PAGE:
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Arts of the Islamic World

Shared motifs and designs in the art of diverse cultures along the Silk Route provide some of the most visible evidence of cultural transmission between China and the Islamic world. Through trade, tribute, gift exchange, and the spread of religions such as Buddhism, Manichaeism, Judaism, Christianity, and Islam, imagery associated with one artistic tradition was often adapted or incorporated in another cultural context.

A blue-and-white Iranian dish with Chinese cloud collar motifs illustrates how motifs evolved or were reinterpreted. The blue-and-white inspiration from China underwent several transformations in Iran as well as in the Ottoman Empire, where designs were combined with new colors and motifs to create the celebrated Iznik style of ceramics.

MEDIUM Ceramic; stone paste, painted in blue and turquoise under a transparent colorless glaze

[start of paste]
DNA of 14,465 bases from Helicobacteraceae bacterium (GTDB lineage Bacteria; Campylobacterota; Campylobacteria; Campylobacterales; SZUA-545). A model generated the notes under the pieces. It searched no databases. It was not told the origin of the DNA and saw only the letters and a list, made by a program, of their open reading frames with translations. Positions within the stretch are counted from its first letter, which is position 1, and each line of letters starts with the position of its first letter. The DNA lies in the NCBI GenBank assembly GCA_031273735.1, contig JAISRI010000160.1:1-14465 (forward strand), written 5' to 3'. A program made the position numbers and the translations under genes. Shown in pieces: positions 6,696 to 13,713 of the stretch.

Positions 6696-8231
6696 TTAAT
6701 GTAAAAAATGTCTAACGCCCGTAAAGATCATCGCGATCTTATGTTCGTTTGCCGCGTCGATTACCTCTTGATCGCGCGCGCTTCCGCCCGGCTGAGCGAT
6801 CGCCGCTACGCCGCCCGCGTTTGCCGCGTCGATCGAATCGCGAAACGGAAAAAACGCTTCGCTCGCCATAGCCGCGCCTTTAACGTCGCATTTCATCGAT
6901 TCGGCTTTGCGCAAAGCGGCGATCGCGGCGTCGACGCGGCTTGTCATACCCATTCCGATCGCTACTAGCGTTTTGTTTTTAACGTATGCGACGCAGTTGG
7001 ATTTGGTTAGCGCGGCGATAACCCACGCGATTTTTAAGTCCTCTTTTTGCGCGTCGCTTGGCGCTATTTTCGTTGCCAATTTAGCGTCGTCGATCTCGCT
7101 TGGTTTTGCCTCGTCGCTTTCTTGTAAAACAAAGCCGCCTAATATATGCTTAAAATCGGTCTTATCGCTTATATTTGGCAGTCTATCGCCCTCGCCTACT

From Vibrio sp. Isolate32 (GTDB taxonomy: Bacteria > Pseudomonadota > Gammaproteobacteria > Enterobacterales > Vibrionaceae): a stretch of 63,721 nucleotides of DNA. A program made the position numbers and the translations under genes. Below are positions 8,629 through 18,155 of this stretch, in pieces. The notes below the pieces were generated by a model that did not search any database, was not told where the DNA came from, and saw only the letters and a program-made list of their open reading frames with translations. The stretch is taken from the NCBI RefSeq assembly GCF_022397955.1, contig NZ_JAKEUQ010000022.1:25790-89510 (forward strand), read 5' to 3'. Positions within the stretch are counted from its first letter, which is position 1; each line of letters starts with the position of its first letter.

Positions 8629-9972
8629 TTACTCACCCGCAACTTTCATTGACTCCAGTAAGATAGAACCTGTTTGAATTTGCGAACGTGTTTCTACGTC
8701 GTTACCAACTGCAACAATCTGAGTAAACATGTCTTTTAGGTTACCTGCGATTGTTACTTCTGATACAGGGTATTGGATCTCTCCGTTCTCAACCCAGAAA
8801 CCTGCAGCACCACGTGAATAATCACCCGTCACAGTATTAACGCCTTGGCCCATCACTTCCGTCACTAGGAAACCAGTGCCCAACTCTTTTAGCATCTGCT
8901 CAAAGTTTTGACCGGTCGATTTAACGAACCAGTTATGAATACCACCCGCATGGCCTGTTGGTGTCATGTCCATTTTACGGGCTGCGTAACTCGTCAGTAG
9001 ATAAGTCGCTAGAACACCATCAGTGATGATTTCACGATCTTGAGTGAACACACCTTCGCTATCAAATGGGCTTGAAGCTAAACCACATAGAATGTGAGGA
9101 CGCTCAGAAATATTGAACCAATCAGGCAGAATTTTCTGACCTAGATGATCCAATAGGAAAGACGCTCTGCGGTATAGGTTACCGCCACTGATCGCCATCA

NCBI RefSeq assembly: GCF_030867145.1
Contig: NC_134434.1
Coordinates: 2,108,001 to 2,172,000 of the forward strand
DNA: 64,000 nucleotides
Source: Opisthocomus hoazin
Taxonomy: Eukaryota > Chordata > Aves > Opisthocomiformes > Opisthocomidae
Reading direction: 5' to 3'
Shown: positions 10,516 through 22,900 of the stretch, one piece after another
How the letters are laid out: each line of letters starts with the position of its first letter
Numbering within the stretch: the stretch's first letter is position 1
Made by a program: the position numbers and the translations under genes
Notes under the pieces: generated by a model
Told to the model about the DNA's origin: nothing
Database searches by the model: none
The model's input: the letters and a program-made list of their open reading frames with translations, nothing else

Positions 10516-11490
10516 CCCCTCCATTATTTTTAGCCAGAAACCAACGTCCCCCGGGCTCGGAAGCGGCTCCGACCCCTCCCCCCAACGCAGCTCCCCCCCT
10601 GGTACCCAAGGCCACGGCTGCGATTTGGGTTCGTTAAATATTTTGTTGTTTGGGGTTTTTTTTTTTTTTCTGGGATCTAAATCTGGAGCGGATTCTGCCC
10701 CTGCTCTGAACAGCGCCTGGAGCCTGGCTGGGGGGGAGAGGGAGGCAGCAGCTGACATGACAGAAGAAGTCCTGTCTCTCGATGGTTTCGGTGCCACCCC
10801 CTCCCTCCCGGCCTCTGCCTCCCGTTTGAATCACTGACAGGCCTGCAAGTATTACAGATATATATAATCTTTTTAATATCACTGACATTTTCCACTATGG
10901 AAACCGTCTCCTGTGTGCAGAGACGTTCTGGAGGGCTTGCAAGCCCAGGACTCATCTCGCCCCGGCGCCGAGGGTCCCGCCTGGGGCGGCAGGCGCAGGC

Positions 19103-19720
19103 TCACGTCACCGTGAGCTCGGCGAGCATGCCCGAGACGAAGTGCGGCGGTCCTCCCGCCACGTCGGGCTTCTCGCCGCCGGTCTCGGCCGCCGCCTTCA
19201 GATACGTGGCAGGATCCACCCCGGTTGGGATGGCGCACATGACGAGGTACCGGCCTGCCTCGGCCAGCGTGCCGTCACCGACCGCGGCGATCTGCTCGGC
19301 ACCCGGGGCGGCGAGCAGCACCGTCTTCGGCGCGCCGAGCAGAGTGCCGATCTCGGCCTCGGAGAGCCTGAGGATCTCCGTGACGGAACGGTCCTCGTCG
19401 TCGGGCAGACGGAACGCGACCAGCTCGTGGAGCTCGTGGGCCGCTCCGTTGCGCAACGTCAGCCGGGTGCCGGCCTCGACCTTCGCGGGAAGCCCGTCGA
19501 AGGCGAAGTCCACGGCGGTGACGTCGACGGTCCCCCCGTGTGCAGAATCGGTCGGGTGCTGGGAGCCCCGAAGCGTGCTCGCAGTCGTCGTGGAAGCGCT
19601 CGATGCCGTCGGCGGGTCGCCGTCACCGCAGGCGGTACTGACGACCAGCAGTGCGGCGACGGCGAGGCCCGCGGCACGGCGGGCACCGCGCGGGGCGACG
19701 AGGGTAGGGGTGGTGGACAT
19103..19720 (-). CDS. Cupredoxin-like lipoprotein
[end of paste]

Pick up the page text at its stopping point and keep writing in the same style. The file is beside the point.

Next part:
DATES 18th century
DYNASTY Ottoman Empire
PERIOD Ottoman Period
DIMENSIONS 2 5/16 x 11 7/16 in. (5.8 x 29 cm) Diameter at foot: 5 7/8 in. (14.9 cm) Thickness of rim: 3/16 in. (0.5 cm)  (show scale)
MUSEUM LOCATION This item is not on view
CREDIT LINE Museum Collection Fund
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CAPTION Dish, 18th century. Ceramic; stone paste, painted in blue and turquoise under a transparent colorless glaze, 2 5/16 x 11 7/16 in. (5.8 x 29 cm). Brooklyn Museum, Museum Collection Fund, 11.32. Creative Commons-BY
IMAGE top, CUR.11.32_top.jpg. Brooklyn Museum photograph, 2007
"CUR" at the beginning of an image file name means that the image was created by a curatorial staff member. These study images may be digital point-and-shoot photographs, when we don\'t yet have high-quality studio photography, or they may be scans of older negatives, slides, or photographic prints, providing historical documentation of the object.
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